Today's Guest Post is by writer/director, Shari Springer Berman. I got to work with Shari and her partner Bob Pulcini on AMERICAN SPLENDOR, and recently had the pleasure of screening their new film THE EXTRA MAN, opening this weekend. When Ted approached me to write something about THE EXTRA MAN for his very cool website, I was honored but also at a loss. As I am pretty old school, I don’t have much experience with blogging and tweeting. I thought maybe I could use that to my advantage and write something about the golden age of indie film – a time when filmmakers like Jim Jarmusch, Todd Haynes and David Lynch were inspiring me to study cinema. I would examine how way back in the 80’s and early 90’s, alternative film folks would physically gather in places like the art house cinema, whereas now this community finds each other on websites like Truly Free. But what did this line of thought have to do with my new film? So I nixed that idea and then considered writing about the compromises, frustrations and joys of making a fairly ambitious film on a tiny budget. Unfortunately, we have all read that article before. I was stumped... Then Harvey Pekar sadly passed away last week and I found my inspiration. Of course, it wasn’t the first time I found inspiration from Harvey, and judging from the outpouring of love, condolences and abundant press I was not the only person who felt that way.
Bob and I first met Harvey in 2000 after being asked to do a film adaptation of his landmark comic book series AMERICAN SPLENDOR by none other than Ted Hope himself. We were intrigued by the idea and loved the material, but Ted warned us we had to meet Harvey first before agreeing to do the film; Harvey was brilliant and fascinating but also a handful. So Bob and I flew out to Cleveland and stayed at the strangest hotel I have ever visited. It was Harvey’s recommendation. Once stately but now shabby, the hotel had peeling paint, bad mattresses and tons of character. It was also mostly populated with cancer patients who were undergoing chemotherapy at the Cleveland Clinic. The lobby was crowded with people pushing IV stands. Harvey later told us that Cole Porter wrote NIGHT AND DAY in the ballroom that was sitting unused on the top floor. As we soon discovered, the hotel was quintessential Harvey – strange, depressing, magnificent, genuine and all accompanied by a great soundtrack.
Of course, we totally connected with Harvey on that trip. He was the very definition of a working class intellectual and was one of the smartest people I have ever met, not to mention a true artist. Although he might have seemed incredibly down to earth, the truth is he desperately craved recognition. In spite of his everyman persona, Harvey longed for his work to gain broad appeal, and he was very excited about being the subject of a feature film. He was also very into getting paid lots of “bread.” He still spoke beatnik. During our hectic 24 day shoot, he would show up to the set every day around lunch for free food, good conversation and a nap. There was one insane meta-moment when Harvey actually fell asleep on the prop couch in his set apartment as the electrics were lighting around him. Everyone loved his visits. He inspired us all to do our best work even under the craziest conditions.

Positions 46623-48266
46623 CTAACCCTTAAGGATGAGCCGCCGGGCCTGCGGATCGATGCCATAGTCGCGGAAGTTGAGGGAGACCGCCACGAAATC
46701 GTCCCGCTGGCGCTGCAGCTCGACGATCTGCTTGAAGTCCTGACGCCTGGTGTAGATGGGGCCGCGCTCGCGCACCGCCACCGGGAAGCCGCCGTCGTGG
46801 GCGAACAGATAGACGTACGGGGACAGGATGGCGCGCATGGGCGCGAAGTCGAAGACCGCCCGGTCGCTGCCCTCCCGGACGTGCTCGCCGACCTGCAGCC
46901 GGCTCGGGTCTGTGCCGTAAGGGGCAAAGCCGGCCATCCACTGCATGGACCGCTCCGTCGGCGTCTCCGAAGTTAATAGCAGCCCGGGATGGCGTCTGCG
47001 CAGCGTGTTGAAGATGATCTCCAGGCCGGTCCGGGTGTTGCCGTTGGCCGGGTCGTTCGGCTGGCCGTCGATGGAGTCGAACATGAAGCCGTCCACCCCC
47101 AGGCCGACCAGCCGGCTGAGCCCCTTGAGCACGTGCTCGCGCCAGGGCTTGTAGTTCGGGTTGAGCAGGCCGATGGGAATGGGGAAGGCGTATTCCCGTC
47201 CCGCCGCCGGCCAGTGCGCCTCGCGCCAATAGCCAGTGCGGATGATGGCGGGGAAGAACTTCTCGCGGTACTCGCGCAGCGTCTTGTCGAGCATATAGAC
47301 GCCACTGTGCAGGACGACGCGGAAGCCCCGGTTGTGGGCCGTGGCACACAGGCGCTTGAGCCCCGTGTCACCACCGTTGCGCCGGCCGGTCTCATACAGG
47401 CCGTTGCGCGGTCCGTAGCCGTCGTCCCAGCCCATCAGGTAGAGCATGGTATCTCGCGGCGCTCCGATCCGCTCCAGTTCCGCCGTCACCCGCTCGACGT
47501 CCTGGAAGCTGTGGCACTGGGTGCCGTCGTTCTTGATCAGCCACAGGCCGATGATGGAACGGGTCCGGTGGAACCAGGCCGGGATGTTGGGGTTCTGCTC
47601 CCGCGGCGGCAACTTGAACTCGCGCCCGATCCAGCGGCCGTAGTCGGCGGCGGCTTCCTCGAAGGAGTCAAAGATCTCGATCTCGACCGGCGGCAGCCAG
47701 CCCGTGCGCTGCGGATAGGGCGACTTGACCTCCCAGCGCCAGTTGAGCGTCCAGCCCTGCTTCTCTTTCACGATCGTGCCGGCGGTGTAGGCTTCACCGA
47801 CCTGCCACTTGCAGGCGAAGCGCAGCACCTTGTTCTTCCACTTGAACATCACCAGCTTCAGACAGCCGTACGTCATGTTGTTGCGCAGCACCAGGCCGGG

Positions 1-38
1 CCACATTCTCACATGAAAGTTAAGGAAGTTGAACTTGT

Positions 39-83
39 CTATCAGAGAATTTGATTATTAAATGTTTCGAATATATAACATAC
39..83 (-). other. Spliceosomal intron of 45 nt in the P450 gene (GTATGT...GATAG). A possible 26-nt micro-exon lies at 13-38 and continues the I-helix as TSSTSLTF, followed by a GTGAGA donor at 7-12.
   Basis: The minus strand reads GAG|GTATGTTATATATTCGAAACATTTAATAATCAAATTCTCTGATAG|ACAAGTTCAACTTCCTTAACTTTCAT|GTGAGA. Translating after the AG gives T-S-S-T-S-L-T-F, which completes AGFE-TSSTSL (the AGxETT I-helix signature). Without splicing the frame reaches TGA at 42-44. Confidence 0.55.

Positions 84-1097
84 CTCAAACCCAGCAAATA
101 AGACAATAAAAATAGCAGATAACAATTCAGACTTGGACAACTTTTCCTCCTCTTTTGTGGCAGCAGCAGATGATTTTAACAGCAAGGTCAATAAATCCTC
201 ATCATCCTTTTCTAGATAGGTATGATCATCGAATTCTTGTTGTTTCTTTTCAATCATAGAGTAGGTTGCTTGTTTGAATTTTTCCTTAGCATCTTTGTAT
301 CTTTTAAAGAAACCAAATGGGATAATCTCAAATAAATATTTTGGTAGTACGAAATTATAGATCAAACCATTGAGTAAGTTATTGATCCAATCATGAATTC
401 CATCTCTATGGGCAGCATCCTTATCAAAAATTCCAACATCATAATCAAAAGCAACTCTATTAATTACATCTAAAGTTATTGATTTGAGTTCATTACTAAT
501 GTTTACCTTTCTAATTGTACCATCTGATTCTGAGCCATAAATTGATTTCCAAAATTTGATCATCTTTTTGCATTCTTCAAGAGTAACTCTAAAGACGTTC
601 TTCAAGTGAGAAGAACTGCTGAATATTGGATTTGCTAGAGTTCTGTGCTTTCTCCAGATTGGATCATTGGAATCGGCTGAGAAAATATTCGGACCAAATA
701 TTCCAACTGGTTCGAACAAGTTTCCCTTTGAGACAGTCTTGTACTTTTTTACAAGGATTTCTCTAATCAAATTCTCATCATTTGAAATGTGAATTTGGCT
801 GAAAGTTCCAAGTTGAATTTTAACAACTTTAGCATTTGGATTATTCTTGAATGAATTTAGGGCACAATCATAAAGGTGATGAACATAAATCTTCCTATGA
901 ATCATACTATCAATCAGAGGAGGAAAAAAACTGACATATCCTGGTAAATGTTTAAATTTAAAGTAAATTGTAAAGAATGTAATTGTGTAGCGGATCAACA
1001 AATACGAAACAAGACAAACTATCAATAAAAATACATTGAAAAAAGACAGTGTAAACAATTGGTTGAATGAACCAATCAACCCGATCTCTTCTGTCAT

Traveling to Sundance, Cannes and the Academy Awards with Harvey, Joyce and Danielle were some of the most memorable experiences of my life. He was captivating in front of any crowd and could go from kvetching to charming in a split second. He was more impressed with the laundering services in his Cannes hotel than he was with the red carpet on the Croisette. He was totally bored at the Oscars and was proud to announce that his tuxedo was courtesy of Tuxedo Junction in Cleveland. During the blackout of 2003 (which apocalyptically happened on SPLENDOR’S opening night in 4 of the 5 cities we were playing in), Harvey was trapped in a midtown Manhattan hotel room. He obsessively wanted to get back to Cleveland but instead wrote a brilliant comic about his blackout experience that we used as a NEW YORK TIMES ad the following week.
We last saw Harvey for lunch a few months ago and he looked fantastic. He was busy working on lots of new projects and was in great spirits. When he asked what we were working on, we told him about THE EXTRA MAN. It turned out he had read the book (of course) and loved it. And that got me to thinking that Harvey Pekar is a lot like Henry Harrison, the character Jonathan Ames created that Kevin Kline plays in our most recent film. On the surface they are very different, as Henry is an escort to elderly society ladies in New York and Harvey escorted the likes of Toby Radloff around Cleveland. But they really do have a lot in common. They are philosophers, outsiders and true originals. They are complicated and crabby and authentic and captivating all at the same time. Henry is as deeply flawed as Harvey and thus, so much more human and real. Neither is always likeable or sympathetic in the Hollywood sense, but one could never argue that they aren’t interesting. And this is perhaps the very essence of independent cinema. In AMERICAN SPLENDOR, Harvey says, “Ordinary life is pretty complex stuff.” Why shouldn’t movies be the same?
Shari Springer Berman is the Oscar-nominated co-screenwriter / co-filmmaker of the critically acclaimed film, American Splendor. In 2007, Berman and Pulcini adapted and directed the international best-seller THE NANNY DIARIES, staring Scarlett Johansson. Their third narrative feature, THE EXTRA MAN, starring Kevin Kline, Paul Dano and Katie Holmes will be released this summer. They are currently in production on their latest film, CINEMA VERITE.